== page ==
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Debate: Bullfighting

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Is bullfighting acceptable in modernity, or should it be banned?

Background and context

Bullfighting is a controversial sport in Spain. While supporters argue it is a cultural art form, opponents say that it is brutal and cruel toward animals.

Torture: Is it wrong to think of bullfighting as torture?


  • Bullfighting celebrates death and cycle of life. Robert Elms. "End bullfighting and you give in to the neutering forces of accepted taste." The Independent. July 31st, 2010: "Our squeamishness means that we prefer death which is mechanical and invisible, while the Spanish understand that it is part of a cycle.[...]This always potent and sometimes beautiful spectacle is the ritual slaughter of six truly wild animals for your entertainment. Matador just means killer. It is a public celebration of death (a subject we prefer to hide from in Britain) which, when it is done well, becomes a celebration of life. The man charged with the task of delivering a fine end to this fierce and powerful creature will dance with it along the way, laying his own life on the line to create a swirling symbiosis."
  • Life of bullfighting bull more decent than factory bull. Robert Elms. "End bullfighting and you give in to the neutering forces of accepted taste." The Independent. July 31st, 2010: "Those who see bullfighting as cruel are, of course, right. It is cruel that man should breed and kill animals for his enjoyment whether as a dinner or a dance. But to my mind the life of an Iberian fighting bull, a thoroughbred animal which lives to a minimum age of four, roaming wild, feasting on Spain's finest pasture, never even seeing a man on foot, is far superior to that of the many thousands of British bulls whose far shorter lives are spent entirely in factory conditions and killed in grim abattoirs so that we can eat beefburgers."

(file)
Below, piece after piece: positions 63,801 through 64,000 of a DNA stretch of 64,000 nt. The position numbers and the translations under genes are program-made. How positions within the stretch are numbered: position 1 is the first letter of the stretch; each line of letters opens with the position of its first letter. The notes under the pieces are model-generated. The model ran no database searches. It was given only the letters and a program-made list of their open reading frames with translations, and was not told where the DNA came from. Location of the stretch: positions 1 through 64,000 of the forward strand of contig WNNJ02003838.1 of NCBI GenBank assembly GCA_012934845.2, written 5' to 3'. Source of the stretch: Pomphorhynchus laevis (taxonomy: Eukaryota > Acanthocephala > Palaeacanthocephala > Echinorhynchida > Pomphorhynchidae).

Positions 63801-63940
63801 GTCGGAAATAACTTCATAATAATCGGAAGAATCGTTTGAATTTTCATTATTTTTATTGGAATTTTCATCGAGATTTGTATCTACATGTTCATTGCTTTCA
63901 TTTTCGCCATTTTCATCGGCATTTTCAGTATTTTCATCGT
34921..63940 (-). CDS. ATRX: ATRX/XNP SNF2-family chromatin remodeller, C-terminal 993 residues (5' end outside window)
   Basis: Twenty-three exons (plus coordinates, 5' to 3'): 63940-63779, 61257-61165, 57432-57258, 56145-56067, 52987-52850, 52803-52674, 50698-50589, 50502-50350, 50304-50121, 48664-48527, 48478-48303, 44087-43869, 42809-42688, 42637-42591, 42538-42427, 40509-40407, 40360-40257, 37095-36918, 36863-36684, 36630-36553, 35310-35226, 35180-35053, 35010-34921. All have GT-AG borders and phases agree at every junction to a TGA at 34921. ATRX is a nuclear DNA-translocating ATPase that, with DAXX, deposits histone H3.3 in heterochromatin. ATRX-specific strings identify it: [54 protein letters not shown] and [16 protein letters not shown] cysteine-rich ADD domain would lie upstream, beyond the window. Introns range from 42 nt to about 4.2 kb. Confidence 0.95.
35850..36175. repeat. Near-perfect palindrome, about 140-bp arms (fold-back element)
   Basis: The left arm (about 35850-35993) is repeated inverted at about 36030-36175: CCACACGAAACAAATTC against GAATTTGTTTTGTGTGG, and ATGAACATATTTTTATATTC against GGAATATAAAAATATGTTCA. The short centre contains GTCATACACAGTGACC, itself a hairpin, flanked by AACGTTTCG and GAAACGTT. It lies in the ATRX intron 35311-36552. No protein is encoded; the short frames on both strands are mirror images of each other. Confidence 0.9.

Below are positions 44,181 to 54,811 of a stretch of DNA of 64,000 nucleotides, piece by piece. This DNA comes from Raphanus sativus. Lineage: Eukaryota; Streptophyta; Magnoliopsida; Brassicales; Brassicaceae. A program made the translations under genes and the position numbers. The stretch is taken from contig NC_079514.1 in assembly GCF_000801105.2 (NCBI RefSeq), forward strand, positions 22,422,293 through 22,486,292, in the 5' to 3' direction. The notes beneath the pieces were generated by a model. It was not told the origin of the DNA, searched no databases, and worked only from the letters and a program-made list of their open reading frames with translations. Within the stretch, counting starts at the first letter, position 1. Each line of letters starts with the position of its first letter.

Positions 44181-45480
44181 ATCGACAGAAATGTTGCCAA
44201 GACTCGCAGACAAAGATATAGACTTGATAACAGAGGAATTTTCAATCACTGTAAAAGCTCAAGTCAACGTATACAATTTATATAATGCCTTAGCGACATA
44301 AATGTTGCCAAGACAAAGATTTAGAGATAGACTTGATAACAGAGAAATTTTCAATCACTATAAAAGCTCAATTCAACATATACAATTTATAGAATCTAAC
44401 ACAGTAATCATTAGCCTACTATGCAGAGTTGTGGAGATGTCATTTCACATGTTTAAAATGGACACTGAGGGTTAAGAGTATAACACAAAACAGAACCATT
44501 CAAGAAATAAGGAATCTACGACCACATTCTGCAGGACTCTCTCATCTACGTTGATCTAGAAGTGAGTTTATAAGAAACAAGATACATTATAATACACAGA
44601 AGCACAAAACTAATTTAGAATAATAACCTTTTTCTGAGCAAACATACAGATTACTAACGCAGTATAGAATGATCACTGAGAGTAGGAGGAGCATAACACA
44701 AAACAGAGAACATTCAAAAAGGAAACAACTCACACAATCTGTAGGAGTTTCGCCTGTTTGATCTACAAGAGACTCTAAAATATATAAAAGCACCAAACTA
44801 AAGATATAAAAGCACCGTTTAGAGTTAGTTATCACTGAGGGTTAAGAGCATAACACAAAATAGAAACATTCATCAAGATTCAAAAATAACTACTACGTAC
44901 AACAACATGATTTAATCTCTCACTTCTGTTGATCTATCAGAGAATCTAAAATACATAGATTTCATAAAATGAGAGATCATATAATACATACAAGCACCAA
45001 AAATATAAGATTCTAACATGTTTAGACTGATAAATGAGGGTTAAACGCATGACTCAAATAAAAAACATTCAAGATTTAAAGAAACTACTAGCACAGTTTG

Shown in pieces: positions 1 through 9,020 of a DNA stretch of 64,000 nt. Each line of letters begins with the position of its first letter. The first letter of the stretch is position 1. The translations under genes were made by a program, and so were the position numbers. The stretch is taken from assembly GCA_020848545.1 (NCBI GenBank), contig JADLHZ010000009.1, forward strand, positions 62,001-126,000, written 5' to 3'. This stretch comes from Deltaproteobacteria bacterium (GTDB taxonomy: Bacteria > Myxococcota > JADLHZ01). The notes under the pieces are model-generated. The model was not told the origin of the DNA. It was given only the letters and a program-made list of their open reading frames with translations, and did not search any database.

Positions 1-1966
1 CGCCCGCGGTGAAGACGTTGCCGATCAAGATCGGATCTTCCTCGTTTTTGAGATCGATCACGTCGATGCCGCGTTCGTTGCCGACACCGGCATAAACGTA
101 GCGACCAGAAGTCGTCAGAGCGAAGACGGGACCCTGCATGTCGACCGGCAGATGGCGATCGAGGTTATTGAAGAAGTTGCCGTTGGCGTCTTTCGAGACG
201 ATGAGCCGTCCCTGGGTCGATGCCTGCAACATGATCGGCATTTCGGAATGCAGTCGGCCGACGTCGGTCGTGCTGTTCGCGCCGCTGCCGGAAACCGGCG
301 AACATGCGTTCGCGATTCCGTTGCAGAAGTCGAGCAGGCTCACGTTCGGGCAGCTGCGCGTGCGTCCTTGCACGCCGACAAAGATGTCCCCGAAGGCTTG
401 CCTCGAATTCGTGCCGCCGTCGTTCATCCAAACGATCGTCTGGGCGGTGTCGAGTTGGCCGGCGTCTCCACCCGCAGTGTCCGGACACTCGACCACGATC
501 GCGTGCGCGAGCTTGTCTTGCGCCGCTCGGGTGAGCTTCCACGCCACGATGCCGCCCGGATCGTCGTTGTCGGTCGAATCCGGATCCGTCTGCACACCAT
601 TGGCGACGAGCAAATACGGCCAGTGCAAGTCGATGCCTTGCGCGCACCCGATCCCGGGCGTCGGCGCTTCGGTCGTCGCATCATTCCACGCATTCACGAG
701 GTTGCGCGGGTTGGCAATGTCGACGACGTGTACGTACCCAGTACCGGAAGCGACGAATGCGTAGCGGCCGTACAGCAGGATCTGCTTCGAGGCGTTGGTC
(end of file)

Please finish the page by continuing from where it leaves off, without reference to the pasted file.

• Bullfighting fosters an understanding of violent death. Ernest Hemingway: "The only place where you could see life and death, i. e., violent death now that the wars were over, was in the bull ring and I wanted very much to go to Spain where I could study it. I was trying to learn to write, commencing with the simplest things, and one of the simplest things of all and the most fundamental is violent death."[1]


  • Bullfighting is an inhumane form of torture. Jeremey Bentham, Theory of Legislation. Principles of the Penal Code. "The Culture of Benevolence". 1802 - "Cock-fights and bull-fights, the chase of the hare and the fox, fishing, and other amusements of the same kind, necessarily suppose a want of reflection or a want of humanity; since these sports inflict upon sensitive beings the most lively sufferings, and the most lingering and painful death that can be imagined."[2]
  • Bullfighting is about entertaining a crowd's blood lust.